JetPack Issues with the Jetson TX1

I am trying to flash my Jetson TX1 using JetPack 3.0, but I am having issues. Here is a list of everything I’ve done and the problems I’ve run into:

  • Run JetPack normally (after running chmod +x)
    There was not enough memory on the host computer.

  • Run JetPack from a 64GB flashdrive (granted only about 25GB are free)
    This involved remounting the usb port on the host computer, but once I got that working, JetPack ran. I got to the point where the XTerm pops up and tells you to put the Jetson TX1 in force recovery mode, which I did (yes, lsusb does indicated that the board is connected). There is an error because the command to run sudo_daemon tried to use the flag -installer=fake_installer_pid. The program crashed, directing me to check the flash log file. This log file indicates that jetpackfifo could not be opened because it didn’t exist.

  • When the XTerm asks for my sudo password, copy the file jetpackfifo_req and rename the copy to jetpackfifo (clearing out the contents of the file as well)
    This got to roughly the same spot as my last attempt, but the XTerm was just stuck trying to run a cp command. Using ps -a multiple times, I was able to determine that it was trying (and failing) to run the same command over and over, as the process for that command had a different time for each call of ps -a.

At this point I dug around some of the log files. In */_installer/tmp/log I found several lines indicating that various fifos could not be created (“operation not permitted”). I figured this was the source of my problems.

  • Give every file related to JetPack all possible permissions (-rwxrwxrwx)
    Nothing changed from my last attempt. After some research I determined that the issue might have to due with the fact that the original call to ./JetPack-…run was not run with sudo.

  • Use the command “sudo ./JetPack-…run” (I didn’t actually use …s)
    Very quickly the terminal read “Uncompressing JetPack 100% Extraction Failed”. This seems very odd since it worked just fine without the “sudo” part. One thread on this forum indicated that space may be an issue, but this all happens before I even reach the Components Manager, and I’m running on a flashdrive with about 25GB of free space.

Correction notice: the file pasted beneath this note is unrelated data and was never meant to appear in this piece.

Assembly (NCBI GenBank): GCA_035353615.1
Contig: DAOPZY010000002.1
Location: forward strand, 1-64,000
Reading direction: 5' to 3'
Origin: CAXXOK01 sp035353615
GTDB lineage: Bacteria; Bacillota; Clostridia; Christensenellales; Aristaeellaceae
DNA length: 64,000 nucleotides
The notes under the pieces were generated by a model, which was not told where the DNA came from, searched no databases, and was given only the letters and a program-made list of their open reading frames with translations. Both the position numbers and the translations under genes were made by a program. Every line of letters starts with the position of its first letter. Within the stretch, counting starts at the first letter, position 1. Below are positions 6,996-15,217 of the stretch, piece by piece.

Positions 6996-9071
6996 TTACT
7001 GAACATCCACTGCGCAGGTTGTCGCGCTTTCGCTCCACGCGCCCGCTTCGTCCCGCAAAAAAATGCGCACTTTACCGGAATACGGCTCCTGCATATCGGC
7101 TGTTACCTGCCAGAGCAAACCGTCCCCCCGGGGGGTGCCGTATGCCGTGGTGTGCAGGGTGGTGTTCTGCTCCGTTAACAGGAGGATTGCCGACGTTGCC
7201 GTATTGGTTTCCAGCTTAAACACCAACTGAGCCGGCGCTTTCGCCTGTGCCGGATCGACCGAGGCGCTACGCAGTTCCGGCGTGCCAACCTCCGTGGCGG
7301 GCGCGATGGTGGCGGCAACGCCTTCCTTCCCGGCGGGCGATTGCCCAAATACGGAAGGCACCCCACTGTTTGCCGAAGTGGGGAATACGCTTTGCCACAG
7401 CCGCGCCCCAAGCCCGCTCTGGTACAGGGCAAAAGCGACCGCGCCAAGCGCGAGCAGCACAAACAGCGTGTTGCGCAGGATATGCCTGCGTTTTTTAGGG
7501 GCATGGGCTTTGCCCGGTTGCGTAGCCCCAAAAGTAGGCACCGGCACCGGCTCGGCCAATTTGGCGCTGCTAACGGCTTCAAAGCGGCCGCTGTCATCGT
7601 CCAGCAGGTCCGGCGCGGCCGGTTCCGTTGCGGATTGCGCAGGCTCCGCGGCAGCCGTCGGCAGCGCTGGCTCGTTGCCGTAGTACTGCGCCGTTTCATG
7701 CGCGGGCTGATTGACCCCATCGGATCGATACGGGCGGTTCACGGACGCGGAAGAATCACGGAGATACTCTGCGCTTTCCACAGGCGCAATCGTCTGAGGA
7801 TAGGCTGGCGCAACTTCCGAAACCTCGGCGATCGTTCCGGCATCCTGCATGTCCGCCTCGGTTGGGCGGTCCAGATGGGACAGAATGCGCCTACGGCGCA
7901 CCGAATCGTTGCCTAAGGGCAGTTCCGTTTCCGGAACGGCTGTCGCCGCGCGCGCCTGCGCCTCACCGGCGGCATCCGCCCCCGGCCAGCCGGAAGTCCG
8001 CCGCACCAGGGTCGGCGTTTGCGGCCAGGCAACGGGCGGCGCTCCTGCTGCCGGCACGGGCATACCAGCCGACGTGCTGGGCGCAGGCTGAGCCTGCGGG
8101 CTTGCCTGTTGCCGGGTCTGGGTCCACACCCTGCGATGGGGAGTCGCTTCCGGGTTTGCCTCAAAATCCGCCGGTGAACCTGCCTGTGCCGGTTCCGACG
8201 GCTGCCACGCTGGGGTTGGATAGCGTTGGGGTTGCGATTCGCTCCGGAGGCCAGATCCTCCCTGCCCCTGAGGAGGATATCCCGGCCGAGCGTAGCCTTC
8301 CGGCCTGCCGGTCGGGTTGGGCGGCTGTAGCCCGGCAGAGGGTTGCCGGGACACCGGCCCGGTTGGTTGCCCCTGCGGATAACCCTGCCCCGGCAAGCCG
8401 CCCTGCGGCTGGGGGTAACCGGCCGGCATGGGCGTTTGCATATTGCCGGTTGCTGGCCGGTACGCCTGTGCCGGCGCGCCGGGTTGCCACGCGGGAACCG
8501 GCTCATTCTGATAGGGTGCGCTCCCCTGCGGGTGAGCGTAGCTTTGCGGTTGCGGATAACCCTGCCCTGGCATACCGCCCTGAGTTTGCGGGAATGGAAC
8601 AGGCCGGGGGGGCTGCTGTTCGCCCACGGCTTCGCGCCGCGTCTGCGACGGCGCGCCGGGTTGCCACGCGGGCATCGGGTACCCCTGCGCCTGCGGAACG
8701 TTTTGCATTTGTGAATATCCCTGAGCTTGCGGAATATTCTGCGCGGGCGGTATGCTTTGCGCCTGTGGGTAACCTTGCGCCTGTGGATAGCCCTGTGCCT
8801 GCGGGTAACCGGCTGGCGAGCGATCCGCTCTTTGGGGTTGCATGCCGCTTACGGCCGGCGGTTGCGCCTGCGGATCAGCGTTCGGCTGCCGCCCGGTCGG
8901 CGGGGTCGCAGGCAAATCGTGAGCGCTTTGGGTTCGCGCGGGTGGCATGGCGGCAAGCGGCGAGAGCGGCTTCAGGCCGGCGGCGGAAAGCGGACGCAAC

This is as far as I’ve gotten. In case you were wondering, the host is running Ubuntu 14.04. I would be happy to give you any other specifications, outputs, or log files. Just let me know what you need. For now, I’m going to continue rooting around in the log files and .sh files (don’t worry, I won’t change anything) to see if I can figure anything else out. Any help is greatly appreciated.

Just a note on flash drives…they work, but normally these are by default formatted as VFAT, which will cause a failure. They must be formatted as a native Linux partition type, e.g., ext4. You wouldn’t see a failure during the flash, but the Jetson would behave oddly and sudo would not work. There are file permissions not supported under other operating systems, and there are also file types which other operating systems do not support…hence their file system formatting may do something odd or unexpected if you try to create permissions or certain file types on a non-Linux file system. Perhaps the fifo problems were a side-effect of this. You can use “df -H -T” to see file system types and free space.

Note that loopback devices are used during flash. There is a stage where a file of about 15GB in size is created with no content. Then this file is loopback mounted and formatted…at this stage if loopback has an issue then you can expect problems creating that file system on loopback, but this does not occur until after decompressing JetPack (there was a decompress error). FYI, I would expect 25GB to be sufficient if using command line and working only with flash, but JetPack may require significantly more space as it decompresses the local repository (this is unpacked on the host in preparation for the choice to copy over to install on the Jetson).

First, make sure your flash drive is ext4. Second, if you have only 25GB, consider command line flashing instead of using JetPack. You can still run JetPack at a later date…once flash is done you can remove temporary files on the host to make room for the host to unpack local repos…if you don’t flash using jetPack, and just install packages, then those temporary files should never be created (this would save about 18GB).

What are the steps for flashing the board from the command line? And how much memory would this require? Specifically, I need OpenCV and CUDA.

Also, I know JetPack is only supported on Ubuntu 14.04, but if I’m flashing from the command line, can I do that on Ubuntu 16.04?